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Conversation is alive in France

Chantal Jauvin

It started in Brussels, but it was not until a few days into cycling in Normandy that it dawned on me. I was relaxing and experiencing an unnatural sense of lightness in the busy cafés.

I leafed through the obvious reasons. I am on vacation, enjoying my favorite sport and traveling in a French-speaking world. Yet, I knew that was not at the root of it. This sensation had not occurred while I was traveling in Thailand or in Canada.

One evening while dining at a small restaurant on the main square in Veurne, Belgium, I observed people a little closer. Of the outdoor tables seating 15, I could not spy one cell phone. Groups of fours and often eight people chatted in quiet dialogues or noticeable laughter.

All these thoughts brought me back to my undergraduate days studying Cicero, the Roman philosopher and politician, who wrote in 44BC that good conversation requires “alternation” among the participants. Approach a French café and voilà, proof that Cicero was correct. People — young and old — talking in a pattern of exchanges, with questions, interruptions, expressions of agreement or not, discussing a topic with interest lasting more than two sentences.

The following evening, my husband and I enjoyed our first experience staying at a gîte de France in Fillièvres with a table d’hôte. This is comparable to a small Bed & Breakfast with diner offered for an additional fee upon the guest’s request. Our hosts, Eloisa and Antoine, prepared an excellent meal of French onion soup, Andouillette sausage with roasted locally grown vegetables, salad, a selection of local cheeses and a homemade apple crumble served with regional wine. The tradition calls for the hosts to share the meal with their guests. The other travelers who hailed from Belgium, Michel and his wife Anne, also joined in. The meal started at 8 p.m.

Antoine spoke mainly French, my husband mainly English and each couple communicated with each other in a different language: Spanish, English and Flemish. We first spoke of the food being offered by our hosts. From there the topics meandered from other regional foods to areas to visit but we quickly began sharing stories of our hobbies, families, travels and anecdotes as if we were long-lost friends. Not once did the conversation wane. When the clock struck midnight, we all looked at each other in surprise. Where had the evening gone?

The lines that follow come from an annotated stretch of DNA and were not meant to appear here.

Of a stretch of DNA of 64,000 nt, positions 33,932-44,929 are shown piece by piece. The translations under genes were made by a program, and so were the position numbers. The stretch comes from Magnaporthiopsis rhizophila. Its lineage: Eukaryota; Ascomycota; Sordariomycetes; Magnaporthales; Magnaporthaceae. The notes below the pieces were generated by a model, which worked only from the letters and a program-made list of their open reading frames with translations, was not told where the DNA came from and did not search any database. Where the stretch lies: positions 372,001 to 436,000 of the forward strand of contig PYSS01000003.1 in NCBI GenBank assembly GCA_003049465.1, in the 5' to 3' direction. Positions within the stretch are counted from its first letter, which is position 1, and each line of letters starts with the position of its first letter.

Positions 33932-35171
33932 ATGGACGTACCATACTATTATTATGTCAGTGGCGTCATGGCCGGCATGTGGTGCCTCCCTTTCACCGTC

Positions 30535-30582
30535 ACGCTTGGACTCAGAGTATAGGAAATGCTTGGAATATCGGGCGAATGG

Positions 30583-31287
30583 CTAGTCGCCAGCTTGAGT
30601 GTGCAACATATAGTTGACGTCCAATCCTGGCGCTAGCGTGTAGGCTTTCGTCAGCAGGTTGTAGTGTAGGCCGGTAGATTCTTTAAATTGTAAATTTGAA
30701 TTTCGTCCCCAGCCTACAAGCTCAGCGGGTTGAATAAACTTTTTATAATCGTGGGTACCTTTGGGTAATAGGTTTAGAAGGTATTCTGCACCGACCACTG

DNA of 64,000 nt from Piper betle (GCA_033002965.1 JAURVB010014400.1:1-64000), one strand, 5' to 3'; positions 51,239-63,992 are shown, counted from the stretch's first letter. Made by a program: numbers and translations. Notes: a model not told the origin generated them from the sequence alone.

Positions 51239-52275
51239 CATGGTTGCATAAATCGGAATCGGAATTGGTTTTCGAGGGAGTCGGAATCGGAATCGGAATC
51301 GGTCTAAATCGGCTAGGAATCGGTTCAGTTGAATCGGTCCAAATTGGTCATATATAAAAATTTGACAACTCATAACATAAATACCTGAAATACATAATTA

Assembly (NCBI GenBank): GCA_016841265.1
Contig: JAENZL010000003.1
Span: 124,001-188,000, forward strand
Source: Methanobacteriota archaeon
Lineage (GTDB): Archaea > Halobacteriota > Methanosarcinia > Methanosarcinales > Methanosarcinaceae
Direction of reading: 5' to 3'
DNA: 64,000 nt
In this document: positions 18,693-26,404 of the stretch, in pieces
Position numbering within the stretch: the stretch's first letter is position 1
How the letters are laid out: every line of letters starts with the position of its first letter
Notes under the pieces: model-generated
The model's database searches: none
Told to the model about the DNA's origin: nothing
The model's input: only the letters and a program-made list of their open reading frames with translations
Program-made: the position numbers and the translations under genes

We continued our tour to a few stops, including Abbeville, Dieppe, Veules-les-Roses, Cricquebeuf-en-Caux, Honfleur, Bayeux and St-Malo. Whether in a little café, on a street corner, at a formal restaurant or especially at the bakery, people of all ages were talking to one another. People carried cell phones, but they were tucked away in a handbag or a coat pocket. In a month of traveling, I could count on one hand the number of times I heard someone interrupt a conversation to answer their phone or send a message.

I was too curious to be embarrassed while listening to their conversations.  In Beuzeville, I heard a daughter in a strongly worded discussion with her father regarding her wish for a better grade horse for the next competition. The mother and the brother took part, at times agreeing with either of them. There were bursts of laughter, frustrations and heated debate with rare silences.

In Fécamp, the crowd at the bar-restaurant was noticeably in their early twenties. Most of them had gathered after work for an “apéro” before heading home. Not one cell phone in sight. I found this remarkable given that the bar advertised free Wi-Fi. The chatter bounced mainly around social concerns. Friends discussed weekend plans, other friends, movies and music. It was a group affair, no one dominated. It was refreshing to hear actual discussion of the movies rather than YouTube.

In an article published by The Atlantic “Saving the Lost Art of Conversation”, Megan Garber shares her conversation with Sherry Turkle, a psychologist and professor at MIT, who concluded from her research for her new book Reclaiming Conversation that the problem lies not in our failure to talk. In fact we are more talkative than ever from various mediums, but we fail to engage in conversation. Turkle pointed out that conversations are “messy, full of pauses, topic changes and assorted awkwardness. But the messiness is what allows for true exchange.”  In contrast, the logic of social media exchanges differs dramatically in that it “favors showmanship” with much editing of the message that is broadcast, often without expectation of a response, in an atmosphere that focuses on “judging you, watching you, goading you.” Turkle wants us to reclaim the intimacy of conversation that allows us to be “supremely human.”

Well, Turkle should come to France and see how people here show their humanity through their constant gabbing.  She would quickly observe that the French are at ease with showing how “supremely human” they are. This includes the Parisians. Even this cosmopolitan crowd prefers to engage in person rather than reach for their cell phone. There is a reason why someone can sit in a restaurant for an hour after they’ve finished a meal and not be rushed to pay “l’addition.” Everyone expects conversation to linger on for a good while.

Chantal Jauvin is the author of The Boy with a Bamboo Heart, which will be published in October.

Boy - mini

Posted by John on 29th June 2015